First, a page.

Blurb from GoodReads.com:
There are so few established facts about how the son of a glove maker from Warwickshire became one of the greatest writers of all time that some people doubt he could really have written so many astonishing plays. We know that he married Anne Hathaway, who was pregnant and six years older than he, at the age of eighteen, and that one of their children died of the plague. We know that he left Stratford to seek his fortune in London, and eventually succeeded. He was clearly an unwilling craftsman, ambitious actor, resentful son, almost good-enough husband. But when and how did he also become a genius?
The Secret Life of William Shakespeare pulls back the curtain to imagine what it might have really been like to be Shakespeare before a seemingly ordinary man became a legend. In the hands of acclaimed historical novelist Jude Morgan, this is a brilliantly convincing story of unforgettable richness, warmth, and immediacy.
To start, I liked the atmospheric quality of this (historical fiction) novel, the use of language and description and the sprinklings of humour- especially the little anecdotes and ‘in jokes’ that Morgan puts in. For instance, when genius wunderkind and Elizabeth tragedian Christopher ‘Kit’ Marlowe comments on the young Will Shakespeare losing his hair, or when Kit and Will try to decide whether the meat in the pie they are eating is cat, dog, or rat. It is details like this which make the whole thing seem genuine and believable, rooted in a real time and place.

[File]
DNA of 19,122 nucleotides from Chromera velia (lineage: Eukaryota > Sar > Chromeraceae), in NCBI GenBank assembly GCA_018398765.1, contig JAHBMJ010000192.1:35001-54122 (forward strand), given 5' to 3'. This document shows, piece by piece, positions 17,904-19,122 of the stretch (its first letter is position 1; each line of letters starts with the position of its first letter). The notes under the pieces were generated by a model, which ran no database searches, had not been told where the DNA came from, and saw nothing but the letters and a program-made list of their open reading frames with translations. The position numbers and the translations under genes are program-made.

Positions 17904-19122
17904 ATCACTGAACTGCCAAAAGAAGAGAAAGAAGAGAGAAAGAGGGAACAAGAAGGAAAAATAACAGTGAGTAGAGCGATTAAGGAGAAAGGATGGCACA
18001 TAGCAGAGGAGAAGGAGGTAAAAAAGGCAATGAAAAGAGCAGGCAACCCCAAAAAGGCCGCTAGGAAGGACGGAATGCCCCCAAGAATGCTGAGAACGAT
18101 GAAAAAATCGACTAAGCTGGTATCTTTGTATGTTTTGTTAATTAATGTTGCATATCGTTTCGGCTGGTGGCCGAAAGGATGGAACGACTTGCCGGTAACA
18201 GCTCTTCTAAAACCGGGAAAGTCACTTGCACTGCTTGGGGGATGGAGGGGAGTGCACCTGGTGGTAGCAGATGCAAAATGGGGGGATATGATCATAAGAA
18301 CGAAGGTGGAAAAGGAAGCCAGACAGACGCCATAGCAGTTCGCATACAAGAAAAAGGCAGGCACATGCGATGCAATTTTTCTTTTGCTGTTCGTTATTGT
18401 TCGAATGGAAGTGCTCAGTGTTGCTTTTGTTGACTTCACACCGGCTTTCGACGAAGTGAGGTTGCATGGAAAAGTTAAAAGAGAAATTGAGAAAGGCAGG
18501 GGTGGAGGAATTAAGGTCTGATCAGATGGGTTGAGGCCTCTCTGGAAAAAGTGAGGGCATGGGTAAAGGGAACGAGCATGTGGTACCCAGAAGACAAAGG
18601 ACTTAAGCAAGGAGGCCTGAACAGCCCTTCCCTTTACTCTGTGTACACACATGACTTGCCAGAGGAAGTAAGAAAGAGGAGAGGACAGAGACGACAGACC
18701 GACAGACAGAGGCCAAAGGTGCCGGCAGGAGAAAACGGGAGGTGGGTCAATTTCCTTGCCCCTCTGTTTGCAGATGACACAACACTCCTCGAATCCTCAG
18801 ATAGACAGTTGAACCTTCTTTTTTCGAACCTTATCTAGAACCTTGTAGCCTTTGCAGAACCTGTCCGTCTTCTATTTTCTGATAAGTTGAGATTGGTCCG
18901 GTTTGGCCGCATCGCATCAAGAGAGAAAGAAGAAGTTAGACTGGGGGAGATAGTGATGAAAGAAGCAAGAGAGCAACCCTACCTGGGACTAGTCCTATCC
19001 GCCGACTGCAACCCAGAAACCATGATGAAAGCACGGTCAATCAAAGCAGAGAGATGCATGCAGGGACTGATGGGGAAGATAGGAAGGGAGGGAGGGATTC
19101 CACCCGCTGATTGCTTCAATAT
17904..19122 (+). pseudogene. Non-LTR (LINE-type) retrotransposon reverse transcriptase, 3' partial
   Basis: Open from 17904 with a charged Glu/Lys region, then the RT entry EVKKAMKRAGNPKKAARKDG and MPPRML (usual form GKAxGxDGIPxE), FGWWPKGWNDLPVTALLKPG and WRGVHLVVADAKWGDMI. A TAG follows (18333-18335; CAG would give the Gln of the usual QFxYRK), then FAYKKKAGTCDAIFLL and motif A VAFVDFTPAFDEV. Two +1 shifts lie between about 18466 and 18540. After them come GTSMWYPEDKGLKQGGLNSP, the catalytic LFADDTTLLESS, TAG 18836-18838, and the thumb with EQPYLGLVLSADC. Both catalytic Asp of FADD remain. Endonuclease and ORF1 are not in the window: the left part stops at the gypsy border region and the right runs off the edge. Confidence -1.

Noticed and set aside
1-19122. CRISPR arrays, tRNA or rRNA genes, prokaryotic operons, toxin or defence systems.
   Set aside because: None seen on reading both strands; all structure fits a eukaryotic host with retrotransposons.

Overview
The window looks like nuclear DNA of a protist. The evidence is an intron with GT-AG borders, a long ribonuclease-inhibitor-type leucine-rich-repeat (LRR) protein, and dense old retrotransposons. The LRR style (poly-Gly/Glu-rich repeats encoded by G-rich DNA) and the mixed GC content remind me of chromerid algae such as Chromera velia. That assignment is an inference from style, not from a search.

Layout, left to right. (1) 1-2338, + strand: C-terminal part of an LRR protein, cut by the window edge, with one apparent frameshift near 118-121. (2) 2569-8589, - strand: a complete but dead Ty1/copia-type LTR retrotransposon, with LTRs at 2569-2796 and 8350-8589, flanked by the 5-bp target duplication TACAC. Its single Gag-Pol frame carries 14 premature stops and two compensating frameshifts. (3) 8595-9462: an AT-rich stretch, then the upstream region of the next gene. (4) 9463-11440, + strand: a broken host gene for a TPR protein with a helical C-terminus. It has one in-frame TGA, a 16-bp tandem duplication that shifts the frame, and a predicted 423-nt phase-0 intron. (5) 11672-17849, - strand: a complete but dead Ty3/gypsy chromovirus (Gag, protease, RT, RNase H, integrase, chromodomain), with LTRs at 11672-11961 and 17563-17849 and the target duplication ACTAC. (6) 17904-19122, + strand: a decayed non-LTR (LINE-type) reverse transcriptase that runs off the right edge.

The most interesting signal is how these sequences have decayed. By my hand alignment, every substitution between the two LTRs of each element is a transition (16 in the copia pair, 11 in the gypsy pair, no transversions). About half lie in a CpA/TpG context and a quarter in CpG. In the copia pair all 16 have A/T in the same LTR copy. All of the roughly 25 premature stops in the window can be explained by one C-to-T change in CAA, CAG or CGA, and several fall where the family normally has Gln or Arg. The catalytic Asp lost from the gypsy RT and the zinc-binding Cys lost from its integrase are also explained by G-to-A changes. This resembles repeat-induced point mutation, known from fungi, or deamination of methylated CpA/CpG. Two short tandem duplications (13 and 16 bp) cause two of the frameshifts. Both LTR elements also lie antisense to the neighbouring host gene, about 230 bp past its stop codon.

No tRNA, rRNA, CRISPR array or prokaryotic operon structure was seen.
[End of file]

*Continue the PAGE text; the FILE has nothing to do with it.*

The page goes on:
Morgan is a highly skilled and no doubt talented historical novelist, and this shines through in the immersive details of the novel, and in how thoroughly researched it is. At times, it had all the flavour and style of a Philippa Gregory novel (and believe me, I’ve read a lot of those.) But for me, this novel had one major flaw- it was about Will Shakespeare, when actually it should have been about Kit Marlowe. Full disclosure: I have been a Marlowe fangirl for many years, and I love his play, Dr. Faustus, which I would recommend EVERYONE to read. I am also about to read Ros Barber’s The Marlowe Papers, so yes, I probably am a teeny bit biased. And probably more than a teeny bit #TeamMarlowe.
Kit Marlowe with a fetching flower crown 🙂
Having said that, the young Will and his wife, Anne, are likeable enough characters- Will ambitious and striving to prove his talent in a cut-throat industry, Anne loyal and loving but nursing a secret wild spirit. Yet when Marlowe swaggers into the story with charm, wit and vim, they seem plain and conventional by comparison. Will is keen and clever but Marlowe is scandalous, flirtatious and dangerous, desperate to escape his poverty-stricken roots and forge a new bright, bold life for himself- even if it entails violence. He is the life and soul of every tavern party, the bloody fist at the heart of every inn brawl, and his bragging and bed-hopping antics make for wonderful reading. He has a ‘fox’s beauty,’ and like a fox he is vastly cunning, a little cruel, and hugely magnetic. Beneath all his charm and bravado he hides a secret bitterness, and perhaps a not-so-secret loneliness. And yet, for all that, his fabulous plays make waves all throughout London.